Contents in this issue: “Which Is First—The Disease or the Microorganism?” “Science Discovers Vitamin E,” “Oxidative Diets, Cancer and Rancid Fats,” “Items of Interest (Vitamin E in Infants),” “Tip of the Month (Cramps),” “Questions and Answers,” “High Points of Standard Process Nutritional Adjuncts (Trace Minerals-B12, Antronex, Arginex, Betaine Hydrochloride Tablets).” The following is a transcription […]
By Dr. Agnes Fay Morgan
Summary: “The problem with synthetic vitamins is they’re pure,” said the great holistic nutritionist Dr. Royal Lee. What he meant is that, whereas vitamins in food are naturally accompanied by countless cofactors critical for the proper function of the nutrient, synthetic vitamins are lone chemicals, devoid of their required, synergistic helpers. The difference between the two, Dr. Lee said, is the difference between a nutritive and a pharmacological effect. And many early nutrition studies support this idea. In the experiment presented here, eminent nutrition scientist Dr. Agnes Fay Morgan discusses the surprising effects of “enriching” the feed of dogs on a low-vitamin-B diet with synthetic supplements. Whereas dogs with no supplementation developed the symptoms expected of a partial lack of vitamin B—fatigue, poor digestion, slowed growth—the dogs given synthetic B vitamins developed different and far more grave conditions, including progressive neuromuscular degeneration followed by paralysis and, finally, death. These “unexpected failures of nutrition” were exactly the type of pharmacological effects Dr. Lee decried regarding synthetic vitamins, and they compelled Dr. Morgan to warn of the “possible danger of the administration of large amounts” of artificial B vitamins, adding that “fortification of foods with those vitamins” could precipitate conditions worse than those created by a deficiency. This did not deter the Food and Drug Administration, however, which less than two years after this study launched its flour “enrichment” program, requiring the addition of various synthetic B vitamins to all white bread in America—some of those chemicals the very compounds that hurried Dr. Morgan’s dogs to an unnatural death. From Science, 1941.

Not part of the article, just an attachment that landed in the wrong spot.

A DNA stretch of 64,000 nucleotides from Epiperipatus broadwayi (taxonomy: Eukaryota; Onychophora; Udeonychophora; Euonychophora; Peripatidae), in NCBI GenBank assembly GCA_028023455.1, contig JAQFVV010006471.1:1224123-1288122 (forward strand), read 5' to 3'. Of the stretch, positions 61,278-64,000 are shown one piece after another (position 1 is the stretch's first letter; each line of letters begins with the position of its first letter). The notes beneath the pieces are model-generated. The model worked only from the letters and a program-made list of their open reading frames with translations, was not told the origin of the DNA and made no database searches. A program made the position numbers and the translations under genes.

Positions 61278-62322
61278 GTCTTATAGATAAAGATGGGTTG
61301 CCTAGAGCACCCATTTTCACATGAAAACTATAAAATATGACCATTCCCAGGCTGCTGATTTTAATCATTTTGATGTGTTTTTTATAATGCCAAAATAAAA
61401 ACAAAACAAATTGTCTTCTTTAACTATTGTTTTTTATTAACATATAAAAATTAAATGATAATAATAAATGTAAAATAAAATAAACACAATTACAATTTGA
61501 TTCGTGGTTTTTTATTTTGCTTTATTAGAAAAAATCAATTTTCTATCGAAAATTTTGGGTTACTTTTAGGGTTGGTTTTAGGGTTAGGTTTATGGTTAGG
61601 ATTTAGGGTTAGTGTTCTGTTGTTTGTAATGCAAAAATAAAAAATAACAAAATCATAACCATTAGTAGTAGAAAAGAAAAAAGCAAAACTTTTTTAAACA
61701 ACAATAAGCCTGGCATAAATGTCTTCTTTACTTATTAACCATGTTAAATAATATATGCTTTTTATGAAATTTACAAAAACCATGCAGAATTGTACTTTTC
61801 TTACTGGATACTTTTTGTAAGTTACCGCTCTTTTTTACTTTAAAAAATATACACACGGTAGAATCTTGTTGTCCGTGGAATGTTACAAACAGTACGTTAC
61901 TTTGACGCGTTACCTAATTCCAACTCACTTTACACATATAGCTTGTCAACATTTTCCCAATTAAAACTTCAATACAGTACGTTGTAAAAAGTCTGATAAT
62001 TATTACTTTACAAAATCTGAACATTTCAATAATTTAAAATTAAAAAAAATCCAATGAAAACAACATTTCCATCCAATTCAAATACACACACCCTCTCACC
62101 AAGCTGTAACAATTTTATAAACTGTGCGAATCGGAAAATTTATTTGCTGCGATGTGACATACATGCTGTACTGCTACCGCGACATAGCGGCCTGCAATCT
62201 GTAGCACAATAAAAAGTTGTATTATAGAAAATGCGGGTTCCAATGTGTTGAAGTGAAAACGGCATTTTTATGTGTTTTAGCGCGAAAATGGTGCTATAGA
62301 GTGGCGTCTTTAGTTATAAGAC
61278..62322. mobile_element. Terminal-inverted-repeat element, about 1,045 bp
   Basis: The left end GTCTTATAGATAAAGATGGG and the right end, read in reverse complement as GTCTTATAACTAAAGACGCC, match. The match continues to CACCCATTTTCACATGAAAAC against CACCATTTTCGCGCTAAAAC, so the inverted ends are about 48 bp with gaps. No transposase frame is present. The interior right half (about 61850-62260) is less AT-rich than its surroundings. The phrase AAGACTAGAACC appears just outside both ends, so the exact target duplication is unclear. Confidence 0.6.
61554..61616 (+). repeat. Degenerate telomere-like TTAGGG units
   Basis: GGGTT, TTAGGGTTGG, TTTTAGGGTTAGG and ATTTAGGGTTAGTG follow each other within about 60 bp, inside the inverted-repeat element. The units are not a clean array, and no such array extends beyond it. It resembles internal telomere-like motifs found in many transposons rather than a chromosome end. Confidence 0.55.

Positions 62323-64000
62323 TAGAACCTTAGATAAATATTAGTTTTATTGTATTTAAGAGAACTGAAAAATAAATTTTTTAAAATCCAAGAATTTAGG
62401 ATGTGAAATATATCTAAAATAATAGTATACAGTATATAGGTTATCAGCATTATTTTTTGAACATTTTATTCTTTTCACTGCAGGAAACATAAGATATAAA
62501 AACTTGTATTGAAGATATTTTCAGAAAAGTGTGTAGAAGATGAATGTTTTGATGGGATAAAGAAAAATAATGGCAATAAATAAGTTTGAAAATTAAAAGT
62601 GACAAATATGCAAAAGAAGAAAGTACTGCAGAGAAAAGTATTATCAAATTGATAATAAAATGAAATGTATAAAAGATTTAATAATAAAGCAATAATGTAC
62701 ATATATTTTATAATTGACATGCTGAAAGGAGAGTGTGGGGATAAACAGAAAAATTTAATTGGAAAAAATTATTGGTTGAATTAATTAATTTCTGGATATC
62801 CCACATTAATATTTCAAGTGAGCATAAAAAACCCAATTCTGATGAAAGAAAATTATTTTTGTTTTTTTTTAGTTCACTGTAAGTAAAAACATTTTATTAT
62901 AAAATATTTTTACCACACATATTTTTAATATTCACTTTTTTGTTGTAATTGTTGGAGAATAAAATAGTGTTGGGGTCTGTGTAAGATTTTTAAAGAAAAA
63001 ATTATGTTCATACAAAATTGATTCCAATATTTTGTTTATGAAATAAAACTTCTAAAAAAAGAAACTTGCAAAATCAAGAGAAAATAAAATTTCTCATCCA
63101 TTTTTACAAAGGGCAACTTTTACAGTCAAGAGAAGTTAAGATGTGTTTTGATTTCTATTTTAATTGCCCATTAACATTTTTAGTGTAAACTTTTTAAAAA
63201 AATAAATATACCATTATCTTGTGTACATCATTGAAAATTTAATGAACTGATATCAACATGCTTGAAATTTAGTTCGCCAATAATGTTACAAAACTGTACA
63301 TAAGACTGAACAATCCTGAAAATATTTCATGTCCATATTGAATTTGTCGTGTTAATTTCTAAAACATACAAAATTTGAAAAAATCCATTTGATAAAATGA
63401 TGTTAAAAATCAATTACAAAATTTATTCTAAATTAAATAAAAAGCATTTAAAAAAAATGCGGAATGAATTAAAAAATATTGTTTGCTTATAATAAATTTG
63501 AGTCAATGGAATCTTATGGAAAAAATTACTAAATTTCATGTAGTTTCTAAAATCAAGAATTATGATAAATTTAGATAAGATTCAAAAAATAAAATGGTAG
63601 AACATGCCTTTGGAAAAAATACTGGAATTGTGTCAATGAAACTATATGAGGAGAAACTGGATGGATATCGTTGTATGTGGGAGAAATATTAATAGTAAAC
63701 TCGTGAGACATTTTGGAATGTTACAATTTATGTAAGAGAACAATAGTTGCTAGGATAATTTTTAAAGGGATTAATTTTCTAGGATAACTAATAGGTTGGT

By Franklin Bicknell, MD, and Frederick Prescott, MD